Potok, whose novels of families at odds with themselves ring so true (I Am the Clay, 1992, etc.), turns his attention to a deeply divided real-life family of Russian Jews. Volodya Slepak's name will be familiar to anyone who was active in the movement to free Soviet Jews in the 1970s and '80s. He and his wife, Masha, were two of the most steadfast of the "refuseniks," Jewish activists who were denied exit visas to emigrate to Israel from the Soviet Union. What is less familiar about Slepak is his family's unusual history. His father, Solomon, was a high-ranking functionary in the Bolshevik movement who weathered the purges and bloodshed of the Stalin era. Virtually until his death in his late 70s, Solomon continued to uphold the party and the Kremlin, disdaining his son's political activities. Potok, who first encountered Volodya when he himself was active in the movement for Soviet Jewry, has had access to many hours of taped interviews with Volodya, Masha, their two sons, and other family members and friends, and he has used them to reconstruct the story of a bitterly estranged father and son, and the ideological civil war that split them apart. Regrettably, because so much of the history of Solomon's life is missing—the KGB wouldn't release his files, much of his early story can only be garnered by reconstruction and guesswork—the first half of the book is sketchy and unsatisfying. When Potok begins to trace Volodya's history, his novelist's eye and ear help bring the tale to life. But the end of the story is a somber one, with both Volodya and the author given to pessimistic ruminations on the future of their respective homelands. While not on a par with his best fiction, this Potok offering will engage many readers, particularly those with vivid memories of the struggles of, and for, Soviet Jews.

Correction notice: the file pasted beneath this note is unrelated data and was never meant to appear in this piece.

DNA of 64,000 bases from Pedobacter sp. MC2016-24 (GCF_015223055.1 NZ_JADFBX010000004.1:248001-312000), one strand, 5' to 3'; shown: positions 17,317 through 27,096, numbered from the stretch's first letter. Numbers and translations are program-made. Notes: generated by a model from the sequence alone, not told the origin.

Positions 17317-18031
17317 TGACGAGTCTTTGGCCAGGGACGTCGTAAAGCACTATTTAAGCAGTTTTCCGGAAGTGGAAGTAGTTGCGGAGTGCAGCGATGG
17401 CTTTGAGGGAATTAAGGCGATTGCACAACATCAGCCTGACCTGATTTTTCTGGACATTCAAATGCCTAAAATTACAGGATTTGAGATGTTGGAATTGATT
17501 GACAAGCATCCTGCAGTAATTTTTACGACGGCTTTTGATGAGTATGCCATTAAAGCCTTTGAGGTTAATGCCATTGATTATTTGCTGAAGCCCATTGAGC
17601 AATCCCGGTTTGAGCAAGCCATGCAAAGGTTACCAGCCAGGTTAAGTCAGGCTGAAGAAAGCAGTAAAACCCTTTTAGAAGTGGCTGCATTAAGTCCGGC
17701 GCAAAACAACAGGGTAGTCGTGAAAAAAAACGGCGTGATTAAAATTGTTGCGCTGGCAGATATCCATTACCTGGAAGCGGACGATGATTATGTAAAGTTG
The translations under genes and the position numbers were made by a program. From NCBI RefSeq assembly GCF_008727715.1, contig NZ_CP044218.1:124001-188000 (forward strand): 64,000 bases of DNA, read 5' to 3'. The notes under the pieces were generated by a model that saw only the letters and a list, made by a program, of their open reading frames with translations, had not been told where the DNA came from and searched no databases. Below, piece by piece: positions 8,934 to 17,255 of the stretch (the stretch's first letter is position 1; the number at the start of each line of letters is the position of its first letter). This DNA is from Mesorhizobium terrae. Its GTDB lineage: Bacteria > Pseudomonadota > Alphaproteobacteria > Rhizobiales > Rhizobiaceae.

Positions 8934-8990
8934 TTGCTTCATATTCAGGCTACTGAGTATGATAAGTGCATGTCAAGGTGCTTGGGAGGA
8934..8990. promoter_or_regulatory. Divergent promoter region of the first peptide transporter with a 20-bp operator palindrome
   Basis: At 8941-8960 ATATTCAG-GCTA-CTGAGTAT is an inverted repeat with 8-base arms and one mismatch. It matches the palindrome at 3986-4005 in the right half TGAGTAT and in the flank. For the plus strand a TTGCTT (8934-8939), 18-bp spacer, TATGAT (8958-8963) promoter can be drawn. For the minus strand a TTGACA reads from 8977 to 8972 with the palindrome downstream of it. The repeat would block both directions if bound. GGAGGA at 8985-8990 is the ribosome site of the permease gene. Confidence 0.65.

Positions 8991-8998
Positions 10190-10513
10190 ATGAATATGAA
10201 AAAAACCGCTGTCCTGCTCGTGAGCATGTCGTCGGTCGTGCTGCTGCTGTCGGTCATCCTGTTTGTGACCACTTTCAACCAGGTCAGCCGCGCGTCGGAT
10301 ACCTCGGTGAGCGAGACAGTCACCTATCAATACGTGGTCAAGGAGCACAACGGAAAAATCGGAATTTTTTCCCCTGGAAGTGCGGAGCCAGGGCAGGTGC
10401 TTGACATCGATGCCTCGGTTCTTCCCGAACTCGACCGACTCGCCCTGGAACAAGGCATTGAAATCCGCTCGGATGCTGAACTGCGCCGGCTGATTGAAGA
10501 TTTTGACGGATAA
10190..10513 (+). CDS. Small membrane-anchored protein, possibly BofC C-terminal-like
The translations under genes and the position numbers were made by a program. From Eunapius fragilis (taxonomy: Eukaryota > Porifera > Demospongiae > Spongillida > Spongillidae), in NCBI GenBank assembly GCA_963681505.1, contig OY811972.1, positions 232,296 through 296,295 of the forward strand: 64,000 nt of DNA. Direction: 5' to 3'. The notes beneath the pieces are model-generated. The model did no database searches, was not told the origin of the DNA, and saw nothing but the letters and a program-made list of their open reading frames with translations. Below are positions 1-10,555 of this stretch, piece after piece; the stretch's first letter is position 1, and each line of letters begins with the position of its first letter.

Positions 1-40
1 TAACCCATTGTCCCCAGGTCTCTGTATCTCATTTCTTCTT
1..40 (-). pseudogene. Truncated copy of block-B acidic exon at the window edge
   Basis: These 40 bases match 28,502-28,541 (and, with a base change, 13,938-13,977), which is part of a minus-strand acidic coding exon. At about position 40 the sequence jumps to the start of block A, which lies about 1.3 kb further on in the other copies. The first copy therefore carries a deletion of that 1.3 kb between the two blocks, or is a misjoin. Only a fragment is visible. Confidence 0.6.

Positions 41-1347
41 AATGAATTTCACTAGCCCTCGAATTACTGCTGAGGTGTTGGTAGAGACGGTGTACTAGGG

Pub Date: Nov. 1, 1996

ISBN: 0-394-58867-3

Page Count: 288

Publisher: Knopf

Review Posted Online: May 19, 2010

Kirkus Reviews Issue: Sept. 15, 1996



This is not the Nutcracker sweet, as passed on by Tchaikovsky and Marius Petipa. No, this is the original Hoffmann tale of 1816, in which the froth of Christmas revelry occasionally parts to let the dark underside of childhood fantasies and fears peek through. The boundaries between dream and reality fade, just as Godfather Drosselmeier, the Nutcracker's creator, is seen as alternately sinister and jolly. And Italian artist Roberto Innocenti gives an errily realistic air to Marie's dreams, in richly detailed illustrations touched by a mysterious light. A beautiful version of this classic tale, which will captivate adults and children alike. (Nutcracker; $35.00; Oct. 28, 1996; 136 pp.; 0-15-100227-4)

Pub Date: Oct. 28, 1996

ISBN: 0-15-100227-4

Page Count: 136

Publisher: Harcourt

Review Posted Online: May 19, 2010

Kirkus Reviews Issue: Aug. 15, 1996




An extravaganza in Bemelmans' inimitable vein, but written almost dead pan, with sly, amusing, sometimes biting undertones, breaking through. For Bemelmans was "the man who came to cocktails". And his hostess was Lady Mendl (Elsie de Wolfe), arbiter of American decorating taste over a generation. Lady Mendl was an incredible person,- self-made in proper American tradition on the one hand, for she had been haunted by the poverty of her childhood, and the years of struggle up from its ugliness,- until she became synonymous with the exotic, exquisite, worshipper at beauty's whrine. Bemelmans draws a portrait in extremes, through apt descriptions, through hilarious anecdote, through surprisingly sympathetic and understanding bits of appreciation. The scene shifts from Hollywood to the home she loved the best in Versailles. One meets in passing a vast roster of famous figures of the international and artistic set. And always one feels Bemelmans, slightly offstage, observing, recording, commenting, illustrated.

Pub Date: Feb. 23, 1955

ISBN: 0670717797

Page Count: -

Publisher: Viking

Review Posted Online: Oct. 25, 2011

Kirkus Reviews Issue: Feb. 1, 1955

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